You can find her in the back kitchen of a Boulder sushi restaurant rapidly scrubbing pans and prepping vegetables 12 hours a day. Tatiana Salguero is a 27-year-old immigrant from San Salvador, El Salvador, who has been working towards getting her green card for the past nine years.
Salguero came to the Colorado in 2000 on a one-year student visa joining her father, who was living in Colorado at the time. Salguero worked full time and returned to El Salvador with her savings at the end of her visa year.
Salguero reentered the U.S. in 2007, as an estimated 11 million immigrants do every year. Illegally.
Salguero hired Coyotaje to smuggle her across the border for a fee of $14,000.
“It is very hard to get any kind of visa from my country,” Salguero said.
El Salvador in particular is one of the hardest Central American countries to get a visa or residency from.
“It’s nearly impossible,” Violeta Chapin, associate professor of law at the University of Colorado, said.
“Visas for Salvadorans are distributed very selectively because the U.S. fears that they will jump their visas once they get here,” Chapin said.
Chapin said that the United States Citizenship and Immigration Services department looks for a “hook” in a potential immigrants home country that will basically ensure that the person will return after their visa expires. This hook factor can be a house or property, as well as a spouse or family.
The rate of legal immigration for El Salvador is very low. A study published by the Migration Policy Institute said that the majority of Salvadoran immigrants were not U.S. citizens in 2008.
“Most people from El Salvador, in my experience come into the country unlawfully,” Chapin said.
San Salvador is one of the most dangerous cities in the world, with a murder rate of 108.54 per 100,000 people in 2015, according to a report published by WorldAtlas.com. That is a murder rate high enough to rank San Salvador number three on the list of highest murder rates in 2015.
“For most Salvadorans, they don’t trust that you will really want to return because of how impoverished and violent El Salvador is currently,” Chapin said.
Chapin, who specializes in immigration law, said that many immigrants goal is to adjust their status as lawful permanent residents or green card holders after they have found a way into the country illegally, most typically by way of marriage.
Salguero’s situation is different; she is applying for lawful permanent residency through the sponsorship of her employer.
This process requires Salguero to sign a contract with her employer, stating that she will be reliable for “permanent labor employment” as defined by the United States Department of Labor.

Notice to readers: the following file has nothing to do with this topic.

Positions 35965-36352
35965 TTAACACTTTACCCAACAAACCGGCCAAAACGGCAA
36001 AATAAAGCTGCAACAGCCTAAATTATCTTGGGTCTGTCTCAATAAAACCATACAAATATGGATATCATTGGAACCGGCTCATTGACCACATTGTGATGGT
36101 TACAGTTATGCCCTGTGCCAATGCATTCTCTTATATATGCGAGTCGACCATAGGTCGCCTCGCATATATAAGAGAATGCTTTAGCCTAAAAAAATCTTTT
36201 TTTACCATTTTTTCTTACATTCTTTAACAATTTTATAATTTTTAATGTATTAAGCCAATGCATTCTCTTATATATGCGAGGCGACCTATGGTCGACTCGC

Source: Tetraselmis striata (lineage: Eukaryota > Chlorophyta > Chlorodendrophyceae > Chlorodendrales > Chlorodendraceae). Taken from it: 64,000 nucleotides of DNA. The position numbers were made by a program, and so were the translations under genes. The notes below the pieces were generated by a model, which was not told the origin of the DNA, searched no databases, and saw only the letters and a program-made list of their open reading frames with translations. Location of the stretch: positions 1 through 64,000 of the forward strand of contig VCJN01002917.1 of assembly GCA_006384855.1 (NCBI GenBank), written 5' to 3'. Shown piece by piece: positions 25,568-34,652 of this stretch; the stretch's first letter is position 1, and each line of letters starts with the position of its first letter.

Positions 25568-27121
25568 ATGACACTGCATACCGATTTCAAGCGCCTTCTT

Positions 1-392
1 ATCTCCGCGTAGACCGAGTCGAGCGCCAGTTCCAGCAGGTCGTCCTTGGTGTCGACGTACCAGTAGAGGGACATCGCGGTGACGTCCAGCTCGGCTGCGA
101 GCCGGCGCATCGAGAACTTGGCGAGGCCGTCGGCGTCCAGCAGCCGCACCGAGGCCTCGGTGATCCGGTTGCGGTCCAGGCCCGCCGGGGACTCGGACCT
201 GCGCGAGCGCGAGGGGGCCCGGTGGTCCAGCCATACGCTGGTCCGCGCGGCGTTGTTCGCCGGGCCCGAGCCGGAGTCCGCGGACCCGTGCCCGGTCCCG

In order to meet this definition, Salguero had to first file a Form I-765 to request an employment authorization document with the United States Citizenship and Immigration Services department, allowing her to work in the United States legally.
After the I-765 form is approved, her employer files an application for permanent labor certification or a ETA Form 9089 with the Department of Labor, certifying that she in a “bona fide, full-time permanent job available to all U.S. workers” and “her job requirements must adhere to what is customarily required for the occupation in the US and may not be tailored to the foreign worker's qualifications,” according to documents provided by the Department of Labor.
Salguero’s employer documents all of her work and progress required by her contract and pays her a pre-negotiated salary to streamline the process.
Salguero’s permanent labor certification took two years to process and was approved but she still isn’t a lawful permanent resident. She has to send in her permanent labor certification along with the Form I-140, Immigrant Petition for an Alien Worker, and the I-485, Application to Register as Permanent Residence or Adjust Status into the United States Citizenship and Immigration Services department to petition for status as a lawful permanent resident.
Even if an applicant meets every guideline in the process and fills out all of these forms properly there still is no guarantee that an immigrant will be certified as a lawful permanent resident, Chapin said.
This process can also take anywhere from months to years and in some cases they may never be approved, Chapin said.
Salguero said that she had already received her green card during her first interview and some details were lost in translation.
“I didn’t know what to tell you or how to tell you the first time we talked,” Salguero said, referring to the first interview.
During a recent interview Salguero said that her legal permanent resident hearing was successful and that her application was accepted by the state. Salguero said that she most likely will be waiting for another year to get her green card while her case is processed.
“Typically there is a fine for immigrants who came in unlawfully and are now going to make an affirmative application and lots of time they will send you back to your home country and make you wait for your visa or green card to come through the embassy, “ Chapin said.
Salguero said she is unsure if this will happen to her but all signs say that she will most likely be able to stay stateside.
In Colorado there are a number of resources for immigrants who are looking for help and advice about to take advantage of. The Rocky Mountain Immigrant Advocacy Network is a non-for profit organization in Westminster, Colorado that offers lawyer service, education, child programs and citizenship drives for immigrants in the state.
Together Colorado, based out of Pueblo and Fort Collins, Colorado and Intercambio based out of Boulder, Colorado are other non-for profit organizations that provide similar educational and citizenship drive services.